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  • Writer's pictureStory Gorge

Insight of the Month - The Three Stories

When was the last time you had an idea, a vision, and executed it flawlessly?

What did that feel like to see your vision realized?

Please, tell us! We’d love to know!

In film-making there is a saying: “There is the story you write, the story you film, and the story you edit.”

As we dive deeper into our practice at Story Gorge, we heartily agree with this statement.

When we approach a story, somewhere between our research and our time filming in the field, we craft the story arc for the production.

We line out who the main character is, what their desire is, what stands in the way, and their call and answer to adventure. We layout the various plot points we have discovered during research and pre-interviews and choose the ones that will help us best illustrate their story in the final film. Unearthing the insight or takeaway we can leave the audience with helps us define the Jab or final point which helps the audience remember what they just watched.

Then we craft our interview questions and head out into the field to capture this story we have lined out. This is the story we wrote.

Flying high after a well planned and successful shoot, we return to the studio, our hard drives laden with glorious b-roll and interviews ripe with insight, and our minds buzzing with the story possibilities that arose in the field.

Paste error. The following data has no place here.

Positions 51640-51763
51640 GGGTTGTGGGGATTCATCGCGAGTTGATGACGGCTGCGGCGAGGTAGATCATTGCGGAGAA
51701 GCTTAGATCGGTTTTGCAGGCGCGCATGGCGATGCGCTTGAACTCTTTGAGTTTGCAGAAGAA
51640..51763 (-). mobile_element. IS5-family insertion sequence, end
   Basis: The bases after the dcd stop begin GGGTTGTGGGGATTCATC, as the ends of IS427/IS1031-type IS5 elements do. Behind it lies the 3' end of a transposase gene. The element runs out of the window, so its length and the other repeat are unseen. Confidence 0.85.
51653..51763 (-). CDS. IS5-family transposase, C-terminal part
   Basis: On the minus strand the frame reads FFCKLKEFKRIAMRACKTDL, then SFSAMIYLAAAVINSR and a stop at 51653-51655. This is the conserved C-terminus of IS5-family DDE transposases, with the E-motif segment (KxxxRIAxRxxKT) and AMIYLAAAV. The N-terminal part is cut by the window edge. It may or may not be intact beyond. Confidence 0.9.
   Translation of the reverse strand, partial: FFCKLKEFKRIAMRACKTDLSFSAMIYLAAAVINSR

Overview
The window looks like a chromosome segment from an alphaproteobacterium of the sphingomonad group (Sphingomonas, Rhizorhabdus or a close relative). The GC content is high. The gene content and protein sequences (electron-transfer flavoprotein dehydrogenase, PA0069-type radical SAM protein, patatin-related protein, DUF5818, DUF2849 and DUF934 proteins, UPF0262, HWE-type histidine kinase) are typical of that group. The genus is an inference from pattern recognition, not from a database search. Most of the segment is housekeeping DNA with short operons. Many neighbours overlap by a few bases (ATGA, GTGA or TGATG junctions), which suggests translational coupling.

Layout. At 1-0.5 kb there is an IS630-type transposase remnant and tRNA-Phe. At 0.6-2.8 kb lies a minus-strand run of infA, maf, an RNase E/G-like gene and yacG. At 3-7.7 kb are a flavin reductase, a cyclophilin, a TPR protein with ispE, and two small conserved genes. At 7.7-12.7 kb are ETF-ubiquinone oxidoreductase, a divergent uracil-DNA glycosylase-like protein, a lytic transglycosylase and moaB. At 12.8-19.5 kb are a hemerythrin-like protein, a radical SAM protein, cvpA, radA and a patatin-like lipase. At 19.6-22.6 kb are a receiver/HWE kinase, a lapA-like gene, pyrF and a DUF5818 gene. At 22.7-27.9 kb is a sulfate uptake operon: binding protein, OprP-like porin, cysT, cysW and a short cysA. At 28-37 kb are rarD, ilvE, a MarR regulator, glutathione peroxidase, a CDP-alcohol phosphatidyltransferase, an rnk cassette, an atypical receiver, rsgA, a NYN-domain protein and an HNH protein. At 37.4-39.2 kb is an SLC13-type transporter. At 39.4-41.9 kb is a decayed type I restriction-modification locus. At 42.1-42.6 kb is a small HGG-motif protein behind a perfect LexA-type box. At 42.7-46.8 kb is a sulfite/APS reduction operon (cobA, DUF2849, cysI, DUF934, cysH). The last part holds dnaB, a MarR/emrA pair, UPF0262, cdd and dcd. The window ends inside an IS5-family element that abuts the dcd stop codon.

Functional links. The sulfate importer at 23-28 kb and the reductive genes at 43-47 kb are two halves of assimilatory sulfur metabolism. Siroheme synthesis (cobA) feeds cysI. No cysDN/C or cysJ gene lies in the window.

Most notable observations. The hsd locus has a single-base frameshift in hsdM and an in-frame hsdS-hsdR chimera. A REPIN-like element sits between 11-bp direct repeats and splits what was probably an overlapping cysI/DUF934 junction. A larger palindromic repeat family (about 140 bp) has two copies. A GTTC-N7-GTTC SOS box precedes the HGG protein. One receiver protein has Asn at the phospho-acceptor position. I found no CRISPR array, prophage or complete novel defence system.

We head back to the drawing board and draft up another story arc incorporating the nuggets of story, emotion, and insight, that we could never have gleaned before our time in the field and line out a new story based on what we have. This is the story we filmed.

We dive into the edit-bays, timelines flying, clipping, moving, nudging, lifting, organizing, shaping, shifting.

Through the process things change, new connections arise, and pretty soon we put our second “story map” to rest, and let the editing process take us where it will. Client feedback comes in, new insights, new connections, and the story shifts again.

In the end, we export the final, and sit back and watch the wizardry. We soak in the wonder and power of story, and it’s hard to imagine this story could have turned out any other way. And that’s the story we edit.

So, why go through the effort of writing a story arc out in the first place?

When we are prepared we open ourselves up to the possibility and time to follow stories that arise in the field. If we weren’t prepared, we would find ourselves chasing our own tails. Reminiscent of our early days of calling ourselves visual storytellers. Scrambling to capture everything we can.

Bottom line, even if you don’t have a ton of information, take the time to create and revise your story arc throughout your production. Be open to the process, you will always walk away better prepared to capture the story that wants to be told.

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Elizabeth Stillwell
Elizabeth Stillwell
Feb 11, 2020

Laurie, thank you for your question. This link will help answer that.

Please let us know if you have any additional questions.


Laurie Stanton
Laurie Stanton
Jan 07, 2020

Love these insights! Do you have any guidance on relaying scientific data, discoveries, etc. via the story arc?

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